when better blue or red efficiency was desired. Photons were detected with an EM1 9558QB. photomultiplier (PMT) cooled to 3 mtorr of ozone, is roughly linear. This approximate first-order dependence occurs when the higher ozone density allows CH3S to collide reactively with an ozone molecule before encounterin a wall, Le., k12[03]> k13[M’]. Hence, eq 14 reduces to describing first-order kinetics in ozone in the transition region. We now return to examine the low-pressure region of Figure 7a. The observation of CL intensity below 0.1 mtorr of ozone is significant and implies that a less complex channel forming SO2* may exist. This is because the mean free path is greater than 50 cm at pressures less than 0.1 mtorr which corresponds to a distance greater than the diameter of the reaction chamber. Therefore, any radical intermediate in a chain leading to SO2*will probably contact a wall before making another collision with a reactant molecule. Hence a less complex pathway forming SOz* than the set of reactions above is suggested to account for the emission below 0.1 mtorr in Figure 7a. A one- or two-step formation of SO radical, which can be expected to survive numerous collisions with the wall from previous work on the H2S-03 system,ll is suggested to account for the efficiency of production of luminescence at low pressure in Figure 7a by reaction l.25 (23) Martinez, R. I.; Herron, J. T. Int. J. Chem. Kinet. 1978,10,433-452. (24) Baulch, D. L.; Cox, R. A,; Crutzen, P. J.; Hampson, R. F. Jr.; Kerr, J. A.; Troe, J.; Watson, R. T. J . Phys. Chem. Ref. Data 1982, 1 1 , 321-496. Estimate based on k = 6.7 X for OH 0,. (25) The possibility of a single-collision mechanism producing SO2* also exists at very low pressures. The predominantly nonlinear ozone pressure dependence, however, shows that this will not be a dominant factor. The proposed single-collision reaction is

+

(CH&

-

+ 0,

SO2 + SO + C2H6+ 118 kcal mo1-l

where the disulfide linkage is abstracted by the 03.This complex reaction is unlikely because of the many bond rearrangements but does have the required exoergicity to account for the production of SO2*. We also note that SO is produced in the reaction and this could be a source for SO required for the short chain production of SO2*.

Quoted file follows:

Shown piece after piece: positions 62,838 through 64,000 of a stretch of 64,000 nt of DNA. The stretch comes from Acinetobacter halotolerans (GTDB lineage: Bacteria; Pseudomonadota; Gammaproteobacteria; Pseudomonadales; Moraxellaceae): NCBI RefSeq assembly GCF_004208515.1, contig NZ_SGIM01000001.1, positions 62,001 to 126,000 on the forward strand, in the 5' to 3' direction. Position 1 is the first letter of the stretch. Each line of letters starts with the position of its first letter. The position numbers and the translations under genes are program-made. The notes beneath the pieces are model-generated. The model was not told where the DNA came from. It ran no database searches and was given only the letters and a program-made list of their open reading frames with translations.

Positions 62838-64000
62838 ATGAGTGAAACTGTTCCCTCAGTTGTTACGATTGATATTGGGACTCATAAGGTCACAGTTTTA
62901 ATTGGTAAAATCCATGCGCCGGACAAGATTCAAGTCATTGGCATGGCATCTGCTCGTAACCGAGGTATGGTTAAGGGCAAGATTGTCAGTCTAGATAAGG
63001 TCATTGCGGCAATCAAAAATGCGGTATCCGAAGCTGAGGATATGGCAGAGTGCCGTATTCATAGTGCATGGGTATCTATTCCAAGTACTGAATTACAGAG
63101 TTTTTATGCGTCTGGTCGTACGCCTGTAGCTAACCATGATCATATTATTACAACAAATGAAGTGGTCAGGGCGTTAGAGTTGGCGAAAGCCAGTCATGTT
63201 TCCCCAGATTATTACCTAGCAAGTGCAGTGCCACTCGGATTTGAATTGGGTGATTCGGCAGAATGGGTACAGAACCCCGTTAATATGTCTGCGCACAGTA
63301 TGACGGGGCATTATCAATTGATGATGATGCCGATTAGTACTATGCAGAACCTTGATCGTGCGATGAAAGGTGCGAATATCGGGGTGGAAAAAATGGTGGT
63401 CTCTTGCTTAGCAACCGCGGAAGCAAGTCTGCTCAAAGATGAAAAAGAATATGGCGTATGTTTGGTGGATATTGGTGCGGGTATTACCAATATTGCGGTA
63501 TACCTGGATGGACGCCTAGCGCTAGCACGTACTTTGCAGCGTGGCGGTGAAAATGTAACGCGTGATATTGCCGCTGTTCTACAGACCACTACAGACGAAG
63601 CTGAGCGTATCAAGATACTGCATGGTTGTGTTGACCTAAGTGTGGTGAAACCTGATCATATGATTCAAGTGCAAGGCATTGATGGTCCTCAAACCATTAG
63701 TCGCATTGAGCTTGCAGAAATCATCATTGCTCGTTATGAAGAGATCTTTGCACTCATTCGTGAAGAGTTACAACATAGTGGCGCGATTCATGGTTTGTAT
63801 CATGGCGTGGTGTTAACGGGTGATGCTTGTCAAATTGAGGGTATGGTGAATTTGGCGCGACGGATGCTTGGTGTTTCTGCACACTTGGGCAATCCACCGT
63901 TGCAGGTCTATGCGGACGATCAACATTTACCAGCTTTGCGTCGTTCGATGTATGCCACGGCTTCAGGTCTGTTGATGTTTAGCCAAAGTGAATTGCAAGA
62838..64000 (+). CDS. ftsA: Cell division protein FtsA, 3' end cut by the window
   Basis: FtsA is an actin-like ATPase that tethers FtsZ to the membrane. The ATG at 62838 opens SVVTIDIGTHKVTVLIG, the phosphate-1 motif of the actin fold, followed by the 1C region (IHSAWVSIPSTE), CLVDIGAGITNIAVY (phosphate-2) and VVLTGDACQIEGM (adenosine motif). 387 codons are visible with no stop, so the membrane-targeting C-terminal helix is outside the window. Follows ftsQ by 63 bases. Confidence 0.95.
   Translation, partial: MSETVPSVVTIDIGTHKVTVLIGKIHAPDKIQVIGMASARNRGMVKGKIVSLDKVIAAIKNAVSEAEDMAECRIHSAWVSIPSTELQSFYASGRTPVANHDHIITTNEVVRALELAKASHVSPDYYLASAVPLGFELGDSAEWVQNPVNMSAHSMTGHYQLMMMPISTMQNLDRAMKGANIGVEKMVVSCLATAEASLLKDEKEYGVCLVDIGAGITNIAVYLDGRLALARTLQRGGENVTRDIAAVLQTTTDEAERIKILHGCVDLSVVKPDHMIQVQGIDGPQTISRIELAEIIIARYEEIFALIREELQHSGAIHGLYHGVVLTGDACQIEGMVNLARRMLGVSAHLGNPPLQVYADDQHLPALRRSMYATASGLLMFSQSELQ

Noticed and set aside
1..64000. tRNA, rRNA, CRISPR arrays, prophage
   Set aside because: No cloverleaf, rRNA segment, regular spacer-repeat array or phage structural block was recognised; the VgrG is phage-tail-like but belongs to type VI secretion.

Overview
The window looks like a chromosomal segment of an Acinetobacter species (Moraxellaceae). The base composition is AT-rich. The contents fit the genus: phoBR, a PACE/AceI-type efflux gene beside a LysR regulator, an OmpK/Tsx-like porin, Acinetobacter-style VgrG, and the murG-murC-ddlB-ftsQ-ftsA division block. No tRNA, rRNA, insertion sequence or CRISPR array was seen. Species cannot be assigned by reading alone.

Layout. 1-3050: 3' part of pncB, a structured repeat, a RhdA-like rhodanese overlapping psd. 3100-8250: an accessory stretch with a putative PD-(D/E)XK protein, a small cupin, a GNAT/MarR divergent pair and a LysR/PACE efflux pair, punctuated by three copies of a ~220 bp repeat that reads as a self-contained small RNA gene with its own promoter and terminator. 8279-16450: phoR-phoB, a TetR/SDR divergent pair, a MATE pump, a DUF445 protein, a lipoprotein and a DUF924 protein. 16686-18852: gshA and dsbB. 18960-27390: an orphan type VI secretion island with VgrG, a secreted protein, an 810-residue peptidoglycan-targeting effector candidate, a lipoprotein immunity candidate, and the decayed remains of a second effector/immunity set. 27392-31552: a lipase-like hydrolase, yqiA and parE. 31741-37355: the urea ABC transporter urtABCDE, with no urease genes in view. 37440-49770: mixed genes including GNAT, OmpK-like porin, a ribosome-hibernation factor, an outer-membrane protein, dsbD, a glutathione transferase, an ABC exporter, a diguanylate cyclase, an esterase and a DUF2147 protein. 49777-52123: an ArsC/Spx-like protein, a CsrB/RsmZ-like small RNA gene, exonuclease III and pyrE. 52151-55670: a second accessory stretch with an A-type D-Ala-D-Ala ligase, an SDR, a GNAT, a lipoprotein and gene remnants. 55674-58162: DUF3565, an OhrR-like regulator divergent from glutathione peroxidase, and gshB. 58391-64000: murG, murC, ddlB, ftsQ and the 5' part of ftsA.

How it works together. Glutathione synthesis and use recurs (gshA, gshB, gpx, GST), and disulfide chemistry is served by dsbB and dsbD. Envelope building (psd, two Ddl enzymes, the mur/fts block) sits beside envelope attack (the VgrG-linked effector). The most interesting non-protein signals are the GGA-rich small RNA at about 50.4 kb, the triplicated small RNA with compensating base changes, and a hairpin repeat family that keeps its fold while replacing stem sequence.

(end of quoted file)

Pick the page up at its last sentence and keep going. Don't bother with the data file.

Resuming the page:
J . Phys. Chem. 1985, 89, 38-41

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The HSO luminescence from the reaction of (CH& and O3 is now discussed. The emission from HSO is undoubtedly due to reaction 3, since the HSO* spectrum of Figure 5 is virtually identical with that of Schurath et al.,1° who have shown that HSO* is most likely formed by reaction 3. Our observation of HSO* in this reaction system implies rather interesting kinetics for formation of the HS radical. Involvement of the HS radical is also suggested by the ozone dependence of Figure 8b. The greater than first-order dependence of Figure 8b implies that a radical, highly reactive with the walls, is involved in competitive consecutive reactions leading to the emitter. The approximately first-order dependence on (CH3S)2pressure, shown in Figure 8a, implies that (CH3S), is not involved in a reaction with a highly reactive radical species to form the HS radical. Although the source of HS in the reaction of (CH,S), with ozone may not be clearly elucidated by these data, certain possibilities are implied. The observation of HSO emission at relatively low pressure, -10 mtorr total, suggests that HS is not formed through an involved chain of reactions of highly reactive intermediates. We suggest that HS is formed by a hydrogen transfer during the rearrangement of an energy-rich production of the highly exoergic reaction

-

CH3S + O3

CH3S0

+ O2 +

=56 kcal mol-’

(17)